You don't necessarily have to shoot everything yourself in order to make a film. There are all sorts of exciting, creative and serious things you can do with 'found footage' (ie someone else's). Indeed, it's a great idea for a group to practice with this kind of material before embarking on more ambitious projects, but it's also worth doing it for its own sake too. Working with found footage is sometimes called a "mashup"
If you are working in a school setting you have a lot of flexibility for reusing material as long as you have no intention of publicly sharing the work. More about copyright in UK schools.
There are increasing amounts of material readily available to work with
Found film, sound and still images are often provided under a Creative Commons licence. This is a great concept, which allows creators to choose from various usage options for free. Filmmakers choose to allow reuse of their work non-commercially as long as they get credit. You can find out more at the Creative Commons' website.
Simply use your preferred edit software to create a programme, the main challenge is getting clips (usually from the internet) into a convenient form to edit
Downloading and converting clips
Many videos on youtube and Vimeo are Creative Commons, so suitable for re-editing. On Vimeo videos you quite often have the option to download, and use this excellent Firefox add-on to download from YouTube.
If you have don't have software to convert video files into a format your computer likes, then this online software from Zamzar is fine.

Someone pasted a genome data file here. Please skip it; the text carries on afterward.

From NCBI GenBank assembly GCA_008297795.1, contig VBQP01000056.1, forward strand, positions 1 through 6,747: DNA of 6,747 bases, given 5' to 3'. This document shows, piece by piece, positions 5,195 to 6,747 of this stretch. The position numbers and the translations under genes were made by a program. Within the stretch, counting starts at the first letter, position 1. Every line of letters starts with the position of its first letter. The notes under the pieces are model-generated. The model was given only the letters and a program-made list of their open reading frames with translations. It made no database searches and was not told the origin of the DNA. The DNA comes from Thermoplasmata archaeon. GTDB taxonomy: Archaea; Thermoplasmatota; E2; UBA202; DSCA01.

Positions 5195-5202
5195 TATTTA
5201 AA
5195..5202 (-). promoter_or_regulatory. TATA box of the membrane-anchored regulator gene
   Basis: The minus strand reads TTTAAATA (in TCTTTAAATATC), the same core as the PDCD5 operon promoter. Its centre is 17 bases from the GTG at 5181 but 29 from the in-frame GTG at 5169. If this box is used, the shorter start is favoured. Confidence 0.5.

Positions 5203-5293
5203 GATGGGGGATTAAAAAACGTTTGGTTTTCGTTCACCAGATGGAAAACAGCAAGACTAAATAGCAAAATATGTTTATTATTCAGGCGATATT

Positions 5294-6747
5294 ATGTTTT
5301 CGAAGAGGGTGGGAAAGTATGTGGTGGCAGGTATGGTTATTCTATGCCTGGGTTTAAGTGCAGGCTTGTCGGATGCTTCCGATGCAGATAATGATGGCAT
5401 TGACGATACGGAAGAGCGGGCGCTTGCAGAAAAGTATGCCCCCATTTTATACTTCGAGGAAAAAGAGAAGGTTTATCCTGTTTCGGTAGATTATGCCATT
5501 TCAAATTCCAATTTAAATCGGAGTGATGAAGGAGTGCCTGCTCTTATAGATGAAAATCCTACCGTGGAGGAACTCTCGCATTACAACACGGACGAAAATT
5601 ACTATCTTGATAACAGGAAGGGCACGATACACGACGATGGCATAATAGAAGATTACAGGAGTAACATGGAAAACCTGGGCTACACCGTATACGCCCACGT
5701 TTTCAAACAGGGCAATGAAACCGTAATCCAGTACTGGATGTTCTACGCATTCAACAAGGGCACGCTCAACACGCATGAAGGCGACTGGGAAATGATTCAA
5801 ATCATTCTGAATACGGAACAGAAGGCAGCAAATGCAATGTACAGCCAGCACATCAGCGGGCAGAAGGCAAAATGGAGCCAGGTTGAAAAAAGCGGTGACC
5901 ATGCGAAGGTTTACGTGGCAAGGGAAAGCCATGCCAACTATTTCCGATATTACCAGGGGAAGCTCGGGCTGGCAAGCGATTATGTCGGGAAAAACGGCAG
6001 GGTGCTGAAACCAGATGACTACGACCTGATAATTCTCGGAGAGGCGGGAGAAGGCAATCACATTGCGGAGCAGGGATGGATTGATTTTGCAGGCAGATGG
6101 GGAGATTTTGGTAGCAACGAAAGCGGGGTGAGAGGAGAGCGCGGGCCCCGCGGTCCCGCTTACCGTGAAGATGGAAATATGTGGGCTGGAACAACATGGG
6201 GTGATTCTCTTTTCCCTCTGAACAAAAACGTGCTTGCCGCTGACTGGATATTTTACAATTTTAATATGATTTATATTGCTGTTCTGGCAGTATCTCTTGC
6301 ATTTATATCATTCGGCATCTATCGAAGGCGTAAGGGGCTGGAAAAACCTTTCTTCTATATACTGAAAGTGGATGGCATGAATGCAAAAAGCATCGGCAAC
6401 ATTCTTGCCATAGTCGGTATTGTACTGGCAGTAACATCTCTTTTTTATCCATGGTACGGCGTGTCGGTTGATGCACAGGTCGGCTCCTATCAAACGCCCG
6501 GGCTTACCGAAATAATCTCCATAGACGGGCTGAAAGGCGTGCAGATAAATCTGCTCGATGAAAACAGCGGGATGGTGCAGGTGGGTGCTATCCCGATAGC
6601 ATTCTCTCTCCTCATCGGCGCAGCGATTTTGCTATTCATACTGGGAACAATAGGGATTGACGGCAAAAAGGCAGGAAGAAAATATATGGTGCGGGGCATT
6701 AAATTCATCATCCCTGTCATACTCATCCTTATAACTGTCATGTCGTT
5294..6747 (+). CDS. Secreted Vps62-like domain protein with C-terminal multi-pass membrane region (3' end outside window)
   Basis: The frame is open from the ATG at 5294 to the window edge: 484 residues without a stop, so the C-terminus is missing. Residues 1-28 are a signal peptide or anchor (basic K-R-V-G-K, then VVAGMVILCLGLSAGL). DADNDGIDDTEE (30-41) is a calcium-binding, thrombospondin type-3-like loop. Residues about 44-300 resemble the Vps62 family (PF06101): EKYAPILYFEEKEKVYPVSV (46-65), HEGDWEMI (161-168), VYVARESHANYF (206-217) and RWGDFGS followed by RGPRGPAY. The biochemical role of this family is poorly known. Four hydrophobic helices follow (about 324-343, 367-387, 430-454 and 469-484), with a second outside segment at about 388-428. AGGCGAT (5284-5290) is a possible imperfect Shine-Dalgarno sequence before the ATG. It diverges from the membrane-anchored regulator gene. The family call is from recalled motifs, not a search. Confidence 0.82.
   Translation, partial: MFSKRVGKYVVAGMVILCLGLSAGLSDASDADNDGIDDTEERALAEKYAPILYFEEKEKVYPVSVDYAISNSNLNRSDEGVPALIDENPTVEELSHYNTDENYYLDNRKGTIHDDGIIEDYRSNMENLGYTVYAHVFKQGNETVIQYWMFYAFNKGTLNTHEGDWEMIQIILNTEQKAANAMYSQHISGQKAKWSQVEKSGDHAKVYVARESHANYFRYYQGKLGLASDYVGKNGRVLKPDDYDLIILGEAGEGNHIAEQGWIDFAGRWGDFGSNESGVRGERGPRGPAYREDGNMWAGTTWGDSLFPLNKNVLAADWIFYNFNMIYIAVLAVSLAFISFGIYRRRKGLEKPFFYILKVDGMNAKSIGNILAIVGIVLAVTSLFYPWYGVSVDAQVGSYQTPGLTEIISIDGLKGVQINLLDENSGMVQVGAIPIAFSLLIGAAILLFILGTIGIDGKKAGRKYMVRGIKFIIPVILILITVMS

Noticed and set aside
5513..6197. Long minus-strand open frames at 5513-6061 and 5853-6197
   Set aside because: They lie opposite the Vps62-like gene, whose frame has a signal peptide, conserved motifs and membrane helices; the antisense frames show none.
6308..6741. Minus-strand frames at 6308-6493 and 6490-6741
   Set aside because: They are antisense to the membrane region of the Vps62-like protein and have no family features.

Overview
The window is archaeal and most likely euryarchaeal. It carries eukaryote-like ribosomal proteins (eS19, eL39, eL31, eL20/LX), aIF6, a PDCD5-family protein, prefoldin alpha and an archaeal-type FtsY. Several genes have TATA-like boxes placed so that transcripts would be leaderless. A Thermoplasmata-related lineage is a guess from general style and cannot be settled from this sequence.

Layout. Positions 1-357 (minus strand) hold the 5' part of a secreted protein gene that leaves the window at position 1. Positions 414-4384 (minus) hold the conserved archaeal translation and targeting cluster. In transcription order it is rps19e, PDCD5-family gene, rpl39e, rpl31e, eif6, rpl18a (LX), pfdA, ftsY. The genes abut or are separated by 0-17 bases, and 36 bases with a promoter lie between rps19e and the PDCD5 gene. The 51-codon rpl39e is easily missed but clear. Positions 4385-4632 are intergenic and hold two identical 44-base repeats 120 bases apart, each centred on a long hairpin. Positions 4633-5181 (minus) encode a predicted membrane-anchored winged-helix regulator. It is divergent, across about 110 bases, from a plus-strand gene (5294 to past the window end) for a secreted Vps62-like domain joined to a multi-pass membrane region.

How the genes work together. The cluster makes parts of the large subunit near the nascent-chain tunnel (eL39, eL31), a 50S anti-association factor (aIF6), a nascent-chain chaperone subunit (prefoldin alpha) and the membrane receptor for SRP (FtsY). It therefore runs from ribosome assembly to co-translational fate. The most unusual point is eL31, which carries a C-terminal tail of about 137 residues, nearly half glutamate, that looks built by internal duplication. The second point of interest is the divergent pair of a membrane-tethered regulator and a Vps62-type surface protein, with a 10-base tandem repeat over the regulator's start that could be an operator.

Where to find found footage
- Scotland on screen
- Film Education have information and editing exercises on their (live but discontinued) site.
- YouTube have clips tagged if they are creative commons.
Found sounds and music
The Freesound Project provides a variety of sounds all for free, and these are all good quality.
AudioJungle is not free, but there is some good quality ready to use music here.
Sounddogs has a massive selection of ok sounds.
Soundsnap is great resource that a lot of the film industry use. If none of the free sites can help you - try this.
Freesfx is ok and quick to use - scroll down past the blue sounds to the free orange ones.
Jamendo has a good archive of music where each item is £4, the quality here is pretty high.
The Audionetwork offer good rates for what they call student productions, at about £1.
Mac users can convert most audio formats in iTunes, and PC users can use Audacity.
Where to find found images
Everyone is used to Googling for images to use in projects, however it is worth talking to pupils about copyright issues and directing them to a site like flickr for their searches. These are some good starting points